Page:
I am really focusing in on the daily chart tonight, but before that, note the weekly chart is forming a neutral triangle. It could break either way and the stochastic is beginning to stall without ever reaching overbought. The daily stochastic though is on the rise, but the candles are not keeping pace. We see two dojis, or days of indecision below the 20-dma, but holding at 10,400. If the stochastic is rising strongly, but price action is failing to follow, we are witnessing the makings of divergence. More on that in a minute. The 60/30 charts are just floating out there with no direction, but the 30-min is just beginning to show signs of life. Trying to base a trade off that though is dangerous in this market. For those keeping score, the Dow as off three points to 10,412 on 962 mln shares. Breadth was deceptively good at better than three winners for every two losers.

NASDAQ-100 index chart (NDX):

As for the NASDAQ-100, anybody see a problem with the weekly chart? Yep, it the Mercedes 240 Diesel of market indexes, which cannot accelerate its way out of a wet paper bag. We see rising stochastic trend (but currently rolling down) as the candles fall. No big picture strength in this at all. While the daily chart shows a bullish stochastic trend emerging from oversold, the candle cannot easily clear 1665, and fell back hard from the 20- dma and point of resistance. Another divergence setting up. More in a minute. All is not lost though, at least for the daytrader. 60/30 chart patterns are approaching a bottom of a stochastic cycle. With a bit more downward pricing pressure, they could easily cycle back up for anther stab at resistance that would also keep the daily stochastic pointing up, weak as it is. The fact remains this index remains a follower, not a leader and will not for a long time, if ever, regain its former bubblized composure. Scorekeepers note that advancers were about even with decliners as the NASDAQ-100 fell 23 points to 1629 on 1.23 bln shares (very light volume).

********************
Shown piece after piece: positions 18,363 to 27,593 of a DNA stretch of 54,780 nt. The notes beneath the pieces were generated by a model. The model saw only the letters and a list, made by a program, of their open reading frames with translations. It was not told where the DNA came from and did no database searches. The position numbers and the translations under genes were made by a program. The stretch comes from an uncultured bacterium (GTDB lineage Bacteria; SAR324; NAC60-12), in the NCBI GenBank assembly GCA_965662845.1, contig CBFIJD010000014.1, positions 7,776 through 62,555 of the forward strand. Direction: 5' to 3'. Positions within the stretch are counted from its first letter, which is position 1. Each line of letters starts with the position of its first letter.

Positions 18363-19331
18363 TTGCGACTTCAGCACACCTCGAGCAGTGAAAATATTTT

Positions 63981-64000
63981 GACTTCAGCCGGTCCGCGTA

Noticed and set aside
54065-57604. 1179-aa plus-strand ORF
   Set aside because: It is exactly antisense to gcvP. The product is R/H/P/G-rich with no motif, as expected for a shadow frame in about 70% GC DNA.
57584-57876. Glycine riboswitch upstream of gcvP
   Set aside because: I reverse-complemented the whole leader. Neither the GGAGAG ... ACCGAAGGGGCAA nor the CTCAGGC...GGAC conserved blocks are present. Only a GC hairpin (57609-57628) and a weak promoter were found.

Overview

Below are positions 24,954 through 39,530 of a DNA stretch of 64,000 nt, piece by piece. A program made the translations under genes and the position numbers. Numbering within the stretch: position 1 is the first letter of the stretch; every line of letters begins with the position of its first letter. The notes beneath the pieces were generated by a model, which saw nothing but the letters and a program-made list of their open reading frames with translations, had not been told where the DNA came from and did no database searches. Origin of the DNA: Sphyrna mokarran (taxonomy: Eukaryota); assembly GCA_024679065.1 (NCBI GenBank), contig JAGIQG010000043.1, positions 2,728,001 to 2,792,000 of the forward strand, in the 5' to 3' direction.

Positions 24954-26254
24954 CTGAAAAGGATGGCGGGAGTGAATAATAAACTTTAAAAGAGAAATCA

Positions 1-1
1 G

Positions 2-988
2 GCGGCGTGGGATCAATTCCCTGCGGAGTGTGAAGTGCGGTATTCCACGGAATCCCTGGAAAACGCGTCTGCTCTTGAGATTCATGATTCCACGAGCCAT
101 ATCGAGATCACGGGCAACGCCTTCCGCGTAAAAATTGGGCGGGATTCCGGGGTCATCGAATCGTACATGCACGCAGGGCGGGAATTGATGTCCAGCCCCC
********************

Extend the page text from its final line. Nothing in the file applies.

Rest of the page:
S&P 500 Index chart (SPX):

Uh oh. Do not look now, but while the weekly chart holds at support over 1180, the stochastic has crossed fast over slow in a bearish reversal. The daily looks weak too as former support of 1200 provided resistance today. Meanwhile the daily stochastic continues to rise. Again, divergence setting up. . .again, more on that in a minute. Perhaps the daily candle will catch a temporary break though as the 60/30 chart stochastic nears its cycle down to overbought, which could pave the way for another quick cycle back up. 1185 is providing some short-term trading support. Nonetheless, the bigger trend is showing signs of weakness and I would leery of taking any call plays on this market leader unless you possess finely-honed daytrading skills.